Nature Play On Vancouver Island

Nature Kindergarten On Vancouver Island

Reggio Inspired Inquiry: The Kindness Project


a lovely example of students generously offering support to a peer 
by quietly gathering nature's loose parts so that she could focus on 
design and construction of her mandala during our fall free 
exploration at Neck Point 

Last year Kindergarten students in my class worked on a project for months! As they deepened their understanding they learned so much about themselves and each other. I wanted to share this powerful project because as I moved with them through the months I witnessed a profound change and growth of understanding and kindness.

Reggio Inspired Practice: The Kindness Project


During the past few years I have worked to transform my full-day Kindergarten learning environment to reflect a more authentic experience for students. I wanted to move away from expecting children to be ready for school, towards the concept that schools should be ready for children.  I wondered if an increased understanding of younger children ages 3 to 4 would help me better prepare for the broad range of children entering kindergarten.

I began with visiting local preschools and getting to know their programs, teachers, children and families. I noticed the emphasis on storytelling, observation and documentation of children’s conversations. The slower pace and respect shown towards these younger learners by the adults was powerful to observe. Juxtaposed with this I began to read more broadly about early learners and attend early learning workshops on the island. One of the best learning experiences has been the walk and talk conversations with my early learning peers and the gift of time with a Reggio inspired preschool teacher.

During my learning journey, I made subtle changes to both my Kindergarten program and learning environment. I removed some closed play activities and offered more opportunities to play with loose parts. Daily schedule changes involved moving to a daily flow with expanding blocks of time for exploration, student led literacy blocks and a greater emphasis on process over product across the curriculum. I  increased the outdoor learning component of my program in order to grow student relationships and self-regulation.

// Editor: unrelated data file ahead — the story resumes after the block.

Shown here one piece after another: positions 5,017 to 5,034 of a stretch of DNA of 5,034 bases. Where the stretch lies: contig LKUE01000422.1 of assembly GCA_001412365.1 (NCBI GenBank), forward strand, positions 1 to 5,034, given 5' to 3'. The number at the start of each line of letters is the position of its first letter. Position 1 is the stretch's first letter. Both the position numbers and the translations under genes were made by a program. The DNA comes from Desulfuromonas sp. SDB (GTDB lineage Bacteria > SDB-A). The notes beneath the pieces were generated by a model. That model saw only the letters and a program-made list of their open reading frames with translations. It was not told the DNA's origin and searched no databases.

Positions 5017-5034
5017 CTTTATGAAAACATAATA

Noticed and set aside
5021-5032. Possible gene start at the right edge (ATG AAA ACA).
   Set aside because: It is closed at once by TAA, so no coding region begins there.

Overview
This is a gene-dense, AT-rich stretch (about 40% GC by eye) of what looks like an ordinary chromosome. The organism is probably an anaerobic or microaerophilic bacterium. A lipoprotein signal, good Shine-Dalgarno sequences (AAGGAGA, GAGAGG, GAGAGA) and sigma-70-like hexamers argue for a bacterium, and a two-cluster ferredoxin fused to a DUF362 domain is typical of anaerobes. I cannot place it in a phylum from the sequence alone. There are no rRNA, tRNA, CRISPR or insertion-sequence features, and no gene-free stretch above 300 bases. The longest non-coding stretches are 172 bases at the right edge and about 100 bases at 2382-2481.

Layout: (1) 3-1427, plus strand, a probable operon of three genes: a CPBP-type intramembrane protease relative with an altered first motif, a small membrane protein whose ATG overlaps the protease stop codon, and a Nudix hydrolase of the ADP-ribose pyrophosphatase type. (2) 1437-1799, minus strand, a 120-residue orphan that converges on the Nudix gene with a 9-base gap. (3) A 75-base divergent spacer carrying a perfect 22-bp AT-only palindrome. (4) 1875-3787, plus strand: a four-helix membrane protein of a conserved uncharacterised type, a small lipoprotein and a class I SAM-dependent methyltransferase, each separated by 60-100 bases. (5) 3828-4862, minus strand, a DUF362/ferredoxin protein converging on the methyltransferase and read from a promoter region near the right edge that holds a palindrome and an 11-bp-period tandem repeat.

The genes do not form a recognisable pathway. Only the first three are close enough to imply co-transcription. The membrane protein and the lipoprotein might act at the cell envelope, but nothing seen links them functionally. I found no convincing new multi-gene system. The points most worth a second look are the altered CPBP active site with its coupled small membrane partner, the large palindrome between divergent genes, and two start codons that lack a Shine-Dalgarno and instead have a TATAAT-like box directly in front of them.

Immediately I noticed two things; that there was an increase of physical space in the classroom and secondly that I had much more time to observe and interact with the children.

I began to be more aware of the conversations occuring amongst my students. One morning I overhead a child talking about another child using the term “bully”. I wondered what that word meant to the child and if other children were using that language? Did they understand it? This really intrigued me and I decided to discuss this with the children.

Discussion with the children: What does it mean to be a bully?
Immediately the children were interested and had a lot to say. I sat down with children in small groups and asked

Me: “What does it mean to be a bully?”

S: (a five year old girl) “being mean”

S: (a six year old boy) “not sharing”

Me: “tell me more”

S: (a five year old girl) “hitting”

S. (a five old boy) “saying no you can’t play but not everyone is a bully, sometimes you can be kind”

Me: “Interesting, so then what does it mean to be kind?”

S: (a five year old boy) “looking after someone like if they fall and have a hurt you can get some ice”

S: (a six year old boy) “saying thank you”

S: (a five year old boy) “yes, saying please too”

S: (a five year old girl) “like holding hands or giving a friend a hug”

Me: Yes, helping, tell me more

S: (a six year old boy) “like sharing your toys and building the marble ramp together, giving a marble to everyone”